Euthyphro thought that the righteous and pious is that part of the just that relates to the deities’ service or the care of the gods. What concerns the care of people will be the rest of what is just. According to the young man, the gods sometimes disagree on issues of justice. Some things are loved by some gods and hated by others. By this definition, these things will be godly and ungodly, which makes no sense. Socrates says that things are not pious because the gods look at them in a certain way. Instead, they like pious actions, such as helping a stranger in need, because such actions have a particular inner property, the property of being pious.

A show of force is punishable when humility to the inevitable is laudable. Because of this, Socrates is accused and will be punished since the philosopher decided to overthrow the foundations. The man will then receive approval because he will accept the inevitable with respect, at least in one way coming to agree with the majority’s opinion. Thus, given the logical contradiction and moral implications of this dialogue regarding the nature of the gods and their actions, it can be concluded that the human mind may be sufficient to live a moral life. The reason for this is the difference in the vision of the piety of gods and people. Therefore, to live a better life, a person must understand what is good and what is wrong.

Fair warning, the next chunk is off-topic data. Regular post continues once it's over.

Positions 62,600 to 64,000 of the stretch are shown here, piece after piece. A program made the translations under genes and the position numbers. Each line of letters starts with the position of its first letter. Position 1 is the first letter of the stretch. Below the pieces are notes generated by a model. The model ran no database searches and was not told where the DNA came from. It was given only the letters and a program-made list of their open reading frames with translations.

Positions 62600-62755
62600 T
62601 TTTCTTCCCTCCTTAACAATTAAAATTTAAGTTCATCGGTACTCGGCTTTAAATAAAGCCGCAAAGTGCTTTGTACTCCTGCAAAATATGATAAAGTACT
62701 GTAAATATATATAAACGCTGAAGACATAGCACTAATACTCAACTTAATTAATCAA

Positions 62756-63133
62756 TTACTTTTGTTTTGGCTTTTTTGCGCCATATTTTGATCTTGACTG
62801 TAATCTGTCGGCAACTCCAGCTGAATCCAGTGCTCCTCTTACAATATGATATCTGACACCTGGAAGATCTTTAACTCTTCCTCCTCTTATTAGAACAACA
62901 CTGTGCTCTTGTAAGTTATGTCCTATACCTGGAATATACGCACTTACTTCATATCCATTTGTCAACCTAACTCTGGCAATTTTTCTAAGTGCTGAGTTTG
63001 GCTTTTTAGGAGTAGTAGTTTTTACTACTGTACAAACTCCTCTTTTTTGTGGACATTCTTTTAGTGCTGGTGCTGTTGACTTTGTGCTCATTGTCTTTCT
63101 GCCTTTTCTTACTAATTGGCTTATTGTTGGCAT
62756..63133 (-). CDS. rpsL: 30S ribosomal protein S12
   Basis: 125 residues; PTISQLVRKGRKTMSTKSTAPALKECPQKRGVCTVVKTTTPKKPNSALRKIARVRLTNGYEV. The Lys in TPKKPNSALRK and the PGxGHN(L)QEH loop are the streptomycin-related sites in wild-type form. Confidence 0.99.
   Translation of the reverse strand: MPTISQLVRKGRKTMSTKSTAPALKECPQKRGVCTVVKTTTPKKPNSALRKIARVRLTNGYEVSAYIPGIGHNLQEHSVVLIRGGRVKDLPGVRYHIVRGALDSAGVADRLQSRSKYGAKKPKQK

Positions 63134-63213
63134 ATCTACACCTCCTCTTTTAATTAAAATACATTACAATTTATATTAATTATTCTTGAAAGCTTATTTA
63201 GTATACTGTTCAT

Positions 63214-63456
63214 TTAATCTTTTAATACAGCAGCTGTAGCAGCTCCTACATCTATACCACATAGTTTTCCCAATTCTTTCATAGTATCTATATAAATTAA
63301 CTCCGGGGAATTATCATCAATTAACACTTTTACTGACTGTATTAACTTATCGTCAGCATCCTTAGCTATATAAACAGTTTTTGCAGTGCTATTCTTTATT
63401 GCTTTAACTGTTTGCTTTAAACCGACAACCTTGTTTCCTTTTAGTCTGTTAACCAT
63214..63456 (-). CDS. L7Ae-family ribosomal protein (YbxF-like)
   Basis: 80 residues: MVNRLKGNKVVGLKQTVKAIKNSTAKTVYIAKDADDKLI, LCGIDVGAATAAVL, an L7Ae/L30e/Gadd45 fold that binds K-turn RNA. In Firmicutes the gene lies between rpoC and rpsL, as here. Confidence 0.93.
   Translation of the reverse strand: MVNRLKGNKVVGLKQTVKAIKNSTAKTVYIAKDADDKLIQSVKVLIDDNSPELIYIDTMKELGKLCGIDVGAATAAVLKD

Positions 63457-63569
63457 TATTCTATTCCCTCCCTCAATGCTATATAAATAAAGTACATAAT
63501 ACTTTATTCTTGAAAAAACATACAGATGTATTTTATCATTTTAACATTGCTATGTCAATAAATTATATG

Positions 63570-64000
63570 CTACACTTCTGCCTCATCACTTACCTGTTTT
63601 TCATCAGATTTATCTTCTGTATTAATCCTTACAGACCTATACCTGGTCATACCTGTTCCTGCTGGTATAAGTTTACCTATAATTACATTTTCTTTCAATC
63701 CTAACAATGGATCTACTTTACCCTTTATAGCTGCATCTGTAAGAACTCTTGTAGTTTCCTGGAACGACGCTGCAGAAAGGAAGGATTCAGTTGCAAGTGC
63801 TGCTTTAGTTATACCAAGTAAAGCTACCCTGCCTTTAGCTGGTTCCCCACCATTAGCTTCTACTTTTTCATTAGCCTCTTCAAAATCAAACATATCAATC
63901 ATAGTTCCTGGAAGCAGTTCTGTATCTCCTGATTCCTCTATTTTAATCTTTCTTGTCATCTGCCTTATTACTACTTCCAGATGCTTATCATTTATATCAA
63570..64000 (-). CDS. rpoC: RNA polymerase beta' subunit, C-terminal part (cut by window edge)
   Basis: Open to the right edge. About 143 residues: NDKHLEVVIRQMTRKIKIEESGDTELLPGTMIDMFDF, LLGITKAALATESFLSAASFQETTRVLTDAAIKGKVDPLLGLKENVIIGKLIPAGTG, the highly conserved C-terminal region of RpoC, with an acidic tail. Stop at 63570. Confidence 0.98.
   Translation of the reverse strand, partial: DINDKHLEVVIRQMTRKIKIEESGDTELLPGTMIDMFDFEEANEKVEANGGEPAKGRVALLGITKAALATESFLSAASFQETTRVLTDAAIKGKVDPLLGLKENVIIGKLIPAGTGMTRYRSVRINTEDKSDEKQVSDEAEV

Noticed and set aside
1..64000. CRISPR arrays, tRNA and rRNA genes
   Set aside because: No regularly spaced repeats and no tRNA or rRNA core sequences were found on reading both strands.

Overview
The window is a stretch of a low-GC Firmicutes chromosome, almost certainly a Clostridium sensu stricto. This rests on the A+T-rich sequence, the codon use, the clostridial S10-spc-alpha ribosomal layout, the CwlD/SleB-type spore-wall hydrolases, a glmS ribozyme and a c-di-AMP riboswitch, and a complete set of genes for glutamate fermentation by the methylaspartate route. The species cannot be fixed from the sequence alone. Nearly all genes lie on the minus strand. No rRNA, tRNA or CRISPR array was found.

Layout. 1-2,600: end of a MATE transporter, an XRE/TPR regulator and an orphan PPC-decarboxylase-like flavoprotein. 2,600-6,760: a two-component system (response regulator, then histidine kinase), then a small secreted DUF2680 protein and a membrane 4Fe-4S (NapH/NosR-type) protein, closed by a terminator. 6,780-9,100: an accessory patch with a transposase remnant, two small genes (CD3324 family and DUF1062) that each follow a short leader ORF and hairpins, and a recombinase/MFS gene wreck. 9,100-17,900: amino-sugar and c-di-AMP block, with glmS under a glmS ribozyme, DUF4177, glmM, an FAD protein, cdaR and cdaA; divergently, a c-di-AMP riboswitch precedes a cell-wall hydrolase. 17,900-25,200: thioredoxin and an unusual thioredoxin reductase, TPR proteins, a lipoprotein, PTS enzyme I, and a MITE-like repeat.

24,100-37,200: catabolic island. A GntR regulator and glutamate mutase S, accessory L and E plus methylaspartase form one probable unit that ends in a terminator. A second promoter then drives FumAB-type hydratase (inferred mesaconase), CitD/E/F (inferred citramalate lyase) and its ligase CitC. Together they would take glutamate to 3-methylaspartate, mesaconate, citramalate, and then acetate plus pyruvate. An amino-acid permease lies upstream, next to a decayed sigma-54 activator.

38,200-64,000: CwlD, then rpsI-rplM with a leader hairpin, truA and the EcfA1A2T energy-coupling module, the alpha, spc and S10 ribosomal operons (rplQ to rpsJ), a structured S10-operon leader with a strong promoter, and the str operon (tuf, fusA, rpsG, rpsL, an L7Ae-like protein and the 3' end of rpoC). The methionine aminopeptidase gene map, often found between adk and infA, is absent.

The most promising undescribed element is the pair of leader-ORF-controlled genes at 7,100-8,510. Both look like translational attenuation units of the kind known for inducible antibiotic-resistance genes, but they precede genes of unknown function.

References

Clark, J. C. (2018). Socratic inquiry and the “What‐is‐F?” question. European Journal of Philosophy, 26(4), 1324-1342.

Plato. (2019). Euthyphro. Good Press.

Ranjithkumar, A. (2019). Plato’s Notion of Justice in Understanding Order and Stability in Stratified Societies: a Study of India’s Experience. International Journal of Political Science and Development, 5(4), 45-49.

This essay on Euthyphro: Plato’s Notion of Justice in Stratified Societies was written and submitted by your fellow student. You are free to use it for research and reference purposes in order to write your own paper; however, you must cite it accordingly.